By Alan Bean
Check out the New York Times index of recent NYPD stories and you will be amazed (and hopefully troubled) by what you find. Today, defendant, Jason Arbeeny, a 14-year Police Department veteran who worked in the Brooklyn South unit, was convicted for planting drugs on innocent people. But it isn’t just one bad apple cop. Trial testimony suggests that NYPD narcotics cops frequently resort to faking cases when the end of the month finds them under quota. It’s called “flaking”.
In related cases, eight other narcotics officers have been arrested, hundreds of drug cases have been dismissed, and over $1million has been paid out to settle false arrest lawsuits. If these officers were accused by their victims there would be no consequences (cop vs. accused swearing matches always end badly for the accused), but in this case, the perpetrators were unfortunate enough to get caught up in an internal investigation.
And then there’s the story about the sixteen NYPD cops recently indicted for allegedly fixing thousands of tickets for high-profile clients (for a fee, of course). Apparently this too was standard practice and, if the allegations hold up in court, several officers appear to have spent most of their working hours tracking down tickets at the behest of well-heeled customers. The practice is so widespread that over 100 fellow officers crowded the State Supreme Court in the Bronx to protest the sixteen indictments. “Just following orders” the placards read. Officers allegedly manhandled media people attempting to cover the story.
Do they really think this stuff is okay? So it would appear.
If ticket-fixing was such a widespread practice, you may wonder, how were the sixteen defendants indicted? It all started with Jose R. Ramos, an officer in the 40th Precinct “accused of two dozen crimes, including attempted robbery, attempted grand larceny, transporting what he thought was heroin for drug dealers and revealing the identity of a confidential informant.” A straight arrow officer who got wind of this activity decided to investigate.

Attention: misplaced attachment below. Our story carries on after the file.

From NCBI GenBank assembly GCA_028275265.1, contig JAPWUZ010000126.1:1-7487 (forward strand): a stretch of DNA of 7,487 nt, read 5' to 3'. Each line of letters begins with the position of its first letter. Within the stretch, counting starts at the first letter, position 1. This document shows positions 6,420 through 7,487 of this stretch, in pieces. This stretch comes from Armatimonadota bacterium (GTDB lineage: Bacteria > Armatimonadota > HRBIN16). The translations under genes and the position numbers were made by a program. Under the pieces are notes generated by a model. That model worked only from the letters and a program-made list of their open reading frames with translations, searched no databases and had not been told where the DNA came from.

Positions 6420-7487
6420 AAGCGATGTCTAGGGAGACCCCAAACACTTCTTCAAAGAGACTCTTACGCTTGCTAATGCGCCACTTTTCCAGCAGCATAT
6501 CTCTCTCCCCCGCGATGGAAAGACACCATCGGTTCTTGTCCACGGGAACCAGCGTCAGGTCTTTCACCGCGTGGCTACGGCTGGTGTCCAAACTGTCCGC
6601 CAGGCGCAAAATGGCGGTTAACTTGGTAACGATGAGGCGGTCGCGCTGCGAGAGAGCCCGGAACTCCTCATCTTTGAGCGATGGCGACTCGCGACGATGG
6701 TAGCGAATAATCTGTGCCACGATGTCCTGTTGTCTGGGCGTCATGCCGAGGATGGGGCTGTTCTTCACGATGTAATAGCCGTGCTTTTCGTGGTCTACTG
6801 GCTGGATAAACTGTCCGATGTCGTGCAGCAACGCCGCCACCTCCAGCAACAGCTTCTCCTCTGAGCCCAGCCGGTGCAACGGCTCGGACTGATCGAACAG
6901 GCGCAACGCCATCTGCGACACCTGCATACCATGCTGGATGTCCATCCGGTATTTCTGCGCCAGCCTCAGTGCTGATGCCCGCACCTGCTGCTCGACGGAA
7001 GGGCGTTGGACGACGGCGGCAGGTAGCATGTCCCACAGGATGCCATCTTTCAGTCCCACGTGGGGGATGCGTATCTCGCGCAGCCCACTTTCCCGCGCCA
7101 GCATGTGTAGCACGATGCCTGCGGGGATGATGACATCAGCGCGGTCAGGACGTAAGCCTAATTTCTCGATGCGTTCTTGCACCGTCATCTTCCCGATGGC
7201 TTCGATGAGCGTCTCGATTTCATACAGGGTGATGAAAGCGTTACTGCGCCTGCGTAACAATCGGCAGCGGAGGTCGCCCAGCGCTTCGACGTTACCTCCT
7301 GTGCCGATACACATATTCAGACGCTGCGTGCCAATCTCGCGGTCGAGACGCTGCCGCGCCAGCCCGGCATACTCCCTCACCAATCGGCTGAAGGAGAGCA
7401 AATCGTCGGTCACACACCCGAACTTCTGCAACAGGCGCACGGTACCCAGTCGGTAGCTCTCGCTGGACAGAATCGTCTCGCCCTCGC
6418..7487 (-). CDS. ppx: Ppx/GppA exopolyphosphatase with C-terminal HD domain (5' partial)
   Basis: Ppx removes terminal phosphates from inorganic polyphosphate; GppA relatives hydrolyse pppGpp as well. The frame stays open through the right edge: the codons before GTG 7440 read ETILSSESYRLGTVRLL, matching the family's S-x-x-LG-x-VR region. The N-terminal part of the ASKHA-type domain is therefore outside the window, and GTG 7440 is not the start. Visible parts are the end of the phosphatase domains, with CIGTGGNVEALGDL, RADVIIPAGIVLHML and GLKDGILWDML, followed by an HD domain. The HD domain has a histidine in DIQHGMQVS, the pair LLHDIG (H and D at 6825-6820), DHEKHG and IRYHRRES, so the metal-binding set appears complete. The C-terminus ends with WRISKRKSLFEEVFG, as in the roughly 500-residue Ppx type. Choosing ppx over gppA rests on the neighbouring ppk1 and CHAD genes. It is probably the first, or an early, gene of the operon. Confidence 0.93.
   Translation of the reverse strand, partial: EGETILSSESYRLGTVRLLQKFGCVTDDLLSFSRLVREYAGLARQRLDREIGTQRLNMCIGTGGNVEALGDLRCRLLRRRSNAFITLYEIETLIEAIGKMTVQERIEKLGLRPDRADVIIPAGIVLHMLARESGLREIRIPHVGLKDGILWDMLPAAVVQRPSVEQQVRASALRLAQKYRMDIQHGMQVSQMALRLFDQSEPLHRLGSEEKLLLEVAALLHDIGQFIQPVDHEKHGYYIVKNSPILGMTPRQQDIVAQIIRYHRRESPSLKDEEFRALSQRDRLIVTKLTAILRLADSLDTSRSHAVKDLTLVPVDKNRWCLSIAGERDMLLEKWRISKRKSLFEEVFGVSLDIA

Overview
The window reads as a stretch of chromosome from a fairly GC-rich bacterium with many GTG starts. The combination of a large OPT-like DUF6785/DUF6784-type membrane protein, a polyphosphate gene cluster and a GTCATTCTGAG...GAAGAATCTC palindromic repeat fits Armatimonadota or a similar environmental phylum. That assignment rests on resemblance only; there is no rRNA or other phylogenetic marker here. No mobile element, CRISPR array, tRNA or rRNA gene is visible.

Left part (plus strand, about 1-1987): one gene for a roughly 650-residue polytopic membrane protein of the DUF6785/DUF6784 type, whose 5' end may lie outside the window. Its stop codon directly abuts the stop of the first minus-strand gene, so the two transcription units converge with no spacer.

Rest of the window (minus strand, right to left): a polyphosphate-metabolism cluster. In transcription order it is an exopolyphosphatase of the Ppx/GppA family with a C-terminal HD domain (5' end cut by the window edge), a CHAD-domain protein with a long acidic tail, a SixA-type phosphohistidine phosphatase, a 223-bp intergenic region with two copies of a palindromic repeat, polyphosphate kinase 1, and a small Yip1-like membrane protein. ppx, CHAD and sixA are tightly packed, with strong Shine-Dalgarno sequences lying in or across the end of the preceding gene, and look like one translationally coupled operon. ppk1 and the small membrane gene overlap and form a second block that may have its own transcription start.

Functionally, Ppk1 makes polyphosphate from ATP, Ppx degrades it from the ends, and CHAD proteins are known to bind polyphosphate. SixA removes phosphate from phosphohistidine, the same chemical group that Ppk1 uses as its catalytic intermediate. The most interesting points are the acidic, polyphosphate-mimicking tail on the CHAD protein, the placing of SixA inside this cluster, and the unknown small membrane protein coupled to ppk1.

But it doesn’t stop.
In late October, several NYPD officers went on trial in connection with the 2006 killing of Sean Bell outside a strip club in Jamaica, Queens. Over fifty shots were fired in an incident that left two unarmed passengers seriously wounded. Officers claim they thought Bell was armed. He wasn’t.
And then there is the October 25 story about the eight NYPD officers arrested for allegedly smuggling automatic weapons into the city. An officer who was merely accused of smuggling cigarettes across the state line, said on tape that he was down with cigarettes, but drew the line at smuggling drugs and guns.
Everybody’s got standards, right?
Police Commissioner Raymond Kelly is offering the usual explanation–there’s a few bad apples in every bunch. But, as Kelly explained, even if we’re only talking about a 1% corruption rate, that’s 500 bad officers on a force of 50,000.
Five hundred rogue cops is a scary thought, but I don’t buy the “bad apples” theory, and neither should you. If internal investigations were randomly conducted in police departments across the country, would this level of corruption be exposed everywhere? I don’t think so. In some departments, you would find NYPD style corruption or worse. When illegal acts are tolerated at the upper levels of the chain of command things rapidly get out of hand.
But when high ethical standards are enforced from the chief of police on down, corruption is held in check. In well-run departments, police corruption really is restricted to the occasional bad apple.
It ain’t just bad apples in the Big Apple; we’re talking institutionalized corruption. The off-duty officers holding the “Just following orders” placards may have a point.
Police officers are human beings, no better and no worse than the rest of the citizenry. When they are respected, well paid, and held to high ethical standards, they function with restraint, common sense and good humor. But when cynical scam artists are tolerated, the institutional culture disintegrates with alarming speed.
In his wonderful new book, The Collapse of American Criminal Justice, the late William Stuntz argues that more police officers on the ground means fewer prisoners behind bars. (I’ll be reviewing Stuntz’s book in the near future–stay posted.) Criminal justice reformers shouldn’t be anti-police; like everyone else, we look to these men and women for protection and social stability. They work hard and dangerous jobs and deserve our respect and gratitude.
But the motto “to protect and to serve” has got to mean something.